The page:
Hypersensitivity pneumonitis (HP) is an inflammatory interstitial lung disease caused by recurring exposure to a variety of occupational and environmental antigens. It features widely variable clinical, radiologic, and histopathologic findings. Because the clinical findings of HP mimic multiple other diseases, a high degree of clinical suspicion and a thorough occupational and environmental history are essential for accurate diagnosis. There is no single pathognomonic feature for HP; rather, diagnosis relies on a constellation of clinical, radiologic, and pathologic findings. The radiologic manifestations, particularly the high-resolution computed tomography (HRCT) pattern, provide important clues and frequently point clinicians towards the correct diagnosis. The HRCT findings in HP may include ground-glass opacification, centrilobular nodules, air trapping (mosaic pattern), fibrosis, emphysema, or more frequently a combination of these. The combination of a mosaic pattern with ground-glass opacification and centrilobular nodules is particularly suggestive of the diagnosis. The best long-term prognosis is achieved with early diagnosis and removal from exposure.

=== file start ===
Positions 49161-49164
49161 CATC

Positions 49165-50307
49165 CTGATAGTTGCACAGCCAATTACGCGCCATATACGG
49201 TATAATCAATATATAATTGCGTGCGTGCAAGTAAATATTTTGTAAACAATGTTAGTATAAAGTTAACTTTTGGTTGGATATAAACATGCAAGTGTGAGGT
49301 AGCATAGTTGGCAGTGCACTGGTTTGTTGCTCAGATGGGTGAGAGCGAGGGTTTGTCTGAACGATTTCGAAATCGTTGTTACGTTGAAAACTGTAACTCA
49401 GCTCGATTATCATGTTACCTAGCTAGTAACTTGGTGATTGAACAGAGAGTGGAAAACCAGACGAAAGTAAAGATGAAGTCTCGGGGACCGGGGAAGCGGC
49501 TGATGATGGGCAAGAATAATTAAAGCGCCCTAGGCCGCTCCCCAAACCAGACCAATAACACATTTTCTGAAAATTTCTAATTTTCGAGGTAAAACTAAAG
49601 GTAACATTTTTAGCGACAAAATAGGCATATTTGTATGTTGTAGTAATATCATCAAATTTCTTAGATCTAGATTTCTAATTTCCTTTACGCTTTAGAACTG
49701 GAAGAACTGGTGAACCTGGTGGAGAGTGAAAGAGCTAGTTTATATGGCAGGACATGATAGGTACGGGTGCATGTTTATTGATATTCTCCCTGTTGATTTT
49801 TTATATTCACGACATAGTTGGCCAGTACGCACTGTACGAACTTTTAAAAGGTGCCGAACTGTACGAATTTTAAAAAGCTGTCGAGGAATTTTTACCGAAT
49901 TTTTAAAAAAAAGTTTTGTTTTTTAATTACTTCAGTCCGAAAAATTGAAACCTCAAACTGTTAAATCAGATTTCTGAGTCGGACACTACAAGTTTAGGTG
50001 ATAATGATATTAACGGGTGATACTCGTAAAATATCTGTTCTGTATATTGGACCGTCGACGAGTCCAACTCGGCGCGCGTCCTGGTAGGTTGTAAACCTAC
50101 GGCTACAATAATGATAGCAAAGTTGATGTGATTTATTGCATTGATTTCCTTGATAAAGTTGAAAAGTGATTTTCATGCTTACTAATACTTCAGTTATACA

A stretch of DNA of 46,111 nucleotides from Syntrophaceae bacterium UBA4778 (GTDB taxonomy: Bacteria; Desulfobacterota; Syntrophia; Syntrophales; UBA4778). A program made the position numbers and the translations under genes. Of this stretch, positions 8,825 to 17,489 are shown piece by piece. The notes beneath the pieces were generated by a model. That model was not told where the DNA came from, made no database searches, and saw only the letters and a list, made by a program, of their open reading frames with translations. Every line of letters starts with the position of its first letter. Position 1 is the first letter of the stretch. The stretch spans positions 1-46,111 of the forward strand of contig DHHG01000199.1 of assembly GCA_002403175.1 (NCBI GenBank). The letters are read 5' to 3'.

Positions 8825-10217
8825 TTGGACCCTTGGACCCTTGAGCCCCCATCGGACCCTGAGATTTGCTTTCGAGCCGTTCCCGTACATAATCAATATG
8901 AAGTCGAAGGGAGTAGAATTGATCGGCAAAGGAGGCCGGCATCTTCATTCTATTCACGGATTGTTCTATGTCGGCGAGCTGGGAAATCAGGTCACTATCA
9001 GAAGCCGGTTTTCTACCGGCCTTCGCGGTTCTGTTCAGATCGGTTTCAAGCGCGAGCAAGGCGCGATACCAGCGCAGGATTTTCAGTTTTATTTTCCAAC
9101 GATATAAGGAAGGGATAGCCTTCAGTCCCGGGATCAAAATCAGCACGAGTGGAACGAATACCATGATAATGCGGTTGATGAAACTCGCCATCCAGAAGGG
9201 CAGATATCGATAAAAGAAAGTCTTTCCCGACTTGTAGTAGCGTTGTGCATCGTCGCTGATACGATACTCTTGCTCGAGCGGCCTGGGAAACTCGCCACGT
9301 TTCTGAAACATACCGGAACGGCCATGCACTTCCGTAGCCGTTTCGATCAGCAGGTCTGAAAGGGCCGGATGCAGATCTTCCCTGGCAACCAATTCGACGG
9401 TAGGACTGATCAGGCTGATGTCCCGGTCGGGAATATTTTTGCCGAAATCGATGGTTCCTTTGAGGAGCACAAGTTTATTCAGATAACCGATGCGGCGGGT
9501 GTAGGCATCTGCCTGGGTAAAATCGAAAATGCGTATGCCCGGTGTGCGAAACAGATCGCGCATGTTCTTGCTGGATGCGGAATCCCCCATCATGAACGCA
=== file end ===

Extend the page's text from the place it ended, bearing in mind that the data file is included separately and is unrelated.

*Division of Environmental and Occupational Health Sciences, Department of Medicine, National Jewish Medical and Research Center, Denver, CO; †Division of Pulmonary Science and Critical Care Medicine, Department of Medicine, University of Colorado Health Sciences Center, Denver, CO; ‡Department of Preventive Medicine and Biometrics, University of Colorado Health Sciences Center, Denver, CO; §Department of Radiology, University of Colorado Health Sciences Center, Denver, CO.
Address correspondence and reprint requests to Dr. Cecile S. Rose, National Jewish Medical and Research Center, 1400 Jackson Street, Room G211, Denver, CO 80206. E-mail: firstname.lastname@example.org